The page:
Mine Street Proposal Gets Another Hearing

By: Tatiana Vickerie

Critics of a proposed 57-unit apartment building on Mine Street told the Planning Board in November that the project could create problems with parking, transportation and property values.

The meeting was called to an end before the planning board was able to make presentation due to the lack of time.  The public will hear the plans of the developer during the next meeting.

“The parking is a major problem almost everyday. I have spoken to the parking people about cars that at least once a week,” said Mine Street resident Nancy Beardslee. “It almost impossible for me to get in and out of the driveway.”

According to residents living on Mine Street, the new apartment building will intensify due to the lack of parking within the area.

The 57-unit apartment building, cited in the original plans, was designed to have a 96-space underground parking garage; which later reduced to 52-spaces near College Avenue.

“You need to hold firm to the 96 required spaces,” said Kevin O’Neill, speaking on behave of his daughter who lives in the area. “It would be unreasonable to reduce the requirements to only 43. It just doesn’t make sense.”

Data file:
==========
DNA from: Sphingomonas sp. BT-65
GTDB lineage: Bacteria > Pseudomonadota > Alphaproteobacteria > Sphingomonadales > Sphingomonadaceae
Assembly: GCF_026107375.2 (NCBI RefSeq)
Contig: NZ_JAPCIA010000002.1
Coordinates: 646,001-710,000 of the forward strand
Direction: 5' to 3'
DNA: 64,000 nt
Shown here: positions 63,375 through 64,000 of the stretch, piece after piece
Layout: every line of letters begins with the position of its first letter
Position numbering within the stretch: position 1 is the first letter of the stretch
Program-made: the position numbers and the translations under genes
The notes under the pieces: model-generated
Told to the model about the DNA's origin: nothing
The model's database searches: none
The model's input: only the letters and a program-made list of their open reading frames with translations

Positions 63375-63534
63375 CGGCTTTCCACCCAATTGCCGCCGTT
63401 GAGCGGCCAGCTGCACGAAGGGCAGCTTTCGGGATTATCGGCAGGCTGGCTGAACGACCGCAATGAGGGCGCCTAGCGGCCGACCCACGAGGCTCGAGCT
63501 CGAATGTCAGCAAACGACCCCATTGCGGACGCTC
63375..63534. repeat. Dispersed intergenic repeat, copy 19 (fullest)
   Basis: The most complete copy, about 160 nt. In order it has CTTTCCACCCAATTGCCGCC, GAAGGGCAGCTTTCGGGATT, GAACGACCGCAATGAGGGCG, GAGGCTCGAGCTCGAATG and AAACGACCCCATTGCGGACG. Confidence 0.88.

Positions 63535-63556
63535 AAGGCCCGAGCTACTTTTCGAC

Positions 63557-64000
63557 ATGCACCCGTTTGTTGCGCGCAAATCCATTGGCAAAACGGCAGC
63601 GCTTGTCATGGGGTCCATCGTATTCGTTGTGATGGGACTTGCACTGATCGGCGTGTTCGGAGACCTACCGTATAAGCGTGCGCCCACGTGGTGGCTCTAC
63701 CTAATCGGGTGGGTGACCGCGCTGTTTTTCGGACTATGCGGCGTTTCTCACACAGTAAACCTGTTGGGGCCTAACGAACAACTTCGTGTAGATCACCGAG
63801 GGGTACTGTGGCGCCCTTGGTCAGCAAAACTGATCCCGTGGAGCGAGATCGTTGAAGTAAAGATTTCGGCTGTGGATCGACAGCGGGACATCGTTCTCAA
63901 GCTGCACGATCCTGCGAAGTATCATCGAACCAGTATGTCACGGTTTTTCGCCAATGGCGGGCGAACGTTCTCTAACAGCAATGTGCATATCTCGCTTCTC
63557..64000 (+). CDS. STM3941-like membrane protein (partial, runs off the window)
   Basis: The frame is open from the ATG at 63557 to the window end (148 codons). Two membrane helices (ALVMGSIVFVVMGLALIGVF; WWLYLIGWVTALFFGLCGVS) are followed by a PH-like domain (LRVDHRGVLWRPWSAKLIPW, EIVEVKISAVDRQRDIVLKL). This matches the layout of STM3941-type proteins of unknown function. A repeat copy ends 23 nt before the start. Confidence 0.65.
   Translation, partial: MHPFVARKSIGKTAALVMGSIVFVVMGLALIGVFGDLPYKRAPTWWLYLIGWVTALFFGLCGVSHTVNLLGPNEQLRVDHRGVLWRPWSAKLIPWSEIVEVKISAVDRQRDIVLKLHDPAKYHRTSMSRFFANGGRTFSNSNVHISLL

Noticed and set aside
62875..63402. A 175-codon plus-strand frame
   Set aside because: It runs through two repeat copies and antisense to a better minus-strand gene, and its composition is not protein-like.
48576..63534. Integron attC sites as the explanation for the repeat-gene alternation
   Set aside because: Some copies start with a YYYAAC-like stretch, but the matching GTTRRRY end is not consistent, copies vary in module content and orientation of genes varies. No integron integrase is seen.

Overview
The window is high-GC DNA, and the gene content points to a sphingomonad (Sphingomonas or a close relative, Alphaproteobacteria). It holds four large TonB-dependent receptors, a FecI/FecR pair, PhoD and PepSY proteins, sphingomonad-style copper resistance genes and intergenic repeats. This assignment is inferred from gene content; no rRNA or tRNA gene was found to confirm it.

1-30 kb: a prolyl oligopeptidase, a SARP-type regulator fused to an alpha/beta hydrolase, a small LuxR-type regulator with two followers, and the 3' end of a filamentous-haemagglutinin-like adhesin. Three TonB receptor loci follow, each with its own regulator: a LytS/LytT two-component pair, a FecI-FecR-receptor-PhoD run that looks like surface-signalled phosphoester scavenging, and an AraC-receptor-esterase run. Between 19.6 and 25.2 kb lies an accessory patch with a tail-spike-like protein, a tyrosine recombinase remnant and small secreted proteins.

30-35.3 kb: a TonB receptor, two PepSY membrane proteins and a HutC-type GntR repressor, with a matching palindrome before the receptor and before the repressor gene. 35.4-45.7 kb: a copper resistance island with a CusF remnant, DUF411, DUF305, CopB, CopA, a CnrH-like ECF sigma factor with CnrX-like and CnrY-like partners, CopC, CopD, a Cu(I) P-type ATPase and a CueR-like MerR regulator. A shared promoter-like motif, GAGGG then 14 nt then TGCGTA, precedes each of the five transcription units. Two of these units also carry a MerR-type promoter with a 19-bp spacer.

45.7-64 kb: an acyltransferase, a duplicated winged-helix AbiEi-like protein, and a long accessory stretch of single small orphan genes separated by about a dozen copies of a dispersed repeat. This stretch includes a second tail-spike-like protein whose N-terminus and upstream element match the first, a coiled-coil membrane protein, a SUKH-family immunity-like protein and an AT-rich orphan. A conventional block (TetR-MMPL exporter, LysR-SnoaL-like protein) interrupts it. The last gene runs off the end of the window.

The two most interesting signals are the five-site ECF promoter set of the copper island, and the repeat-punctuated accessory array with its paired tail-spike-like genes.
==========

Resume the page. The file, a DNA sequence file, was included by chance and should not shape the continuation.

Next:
Rutgers buses run infrequently on weekends, and during the winter and summer school breaks. Several people to reiterate the fact that having a car will be needed for those who will be occupying the apartments year-round.

“There is not comprehensive transportation in New Brunswick for these people to get around to find a grocery store.” Alrobi continued, “The Rutgers buses are not comprehensive forms of transportation.”

The architecture of the new development was also called into question. There was concern as to whether the project would bring down the value of the property value. Community members stated that the building was out of character for the neighborhood because it did not go with the historic feel.

“The plans that are being discussed don’t match the style of the street nor does the building have an iconic architectural style construction,” New Brunswick resident Anthony Alrobi said. “It’s bland, plain, vanilla…it is horrible when I walk down the street.”

Those in support of the new building were in the minority at the meeting. The want for the completion of the project is partially due to lack of safety around the construction area.

“As of right now the area is just an empty lot, and it’s not well lit,” said Rutgers College student Ezra Nathan. “That area it attracts crime so I think this building will bring a more modern feel to the street. It will be more of a well-lit safe place…so the faster we get this project moving will be more appreciated.”

“I have a lot of friends who live in this area that are upset with their housing. They don’t think it’s safe,” said Rutgers student Samuel Spelenfrund. “I feel like the faster we get this project moving is the faster we’ll see positive change in New Brunswick. That’s what we students feel we need.”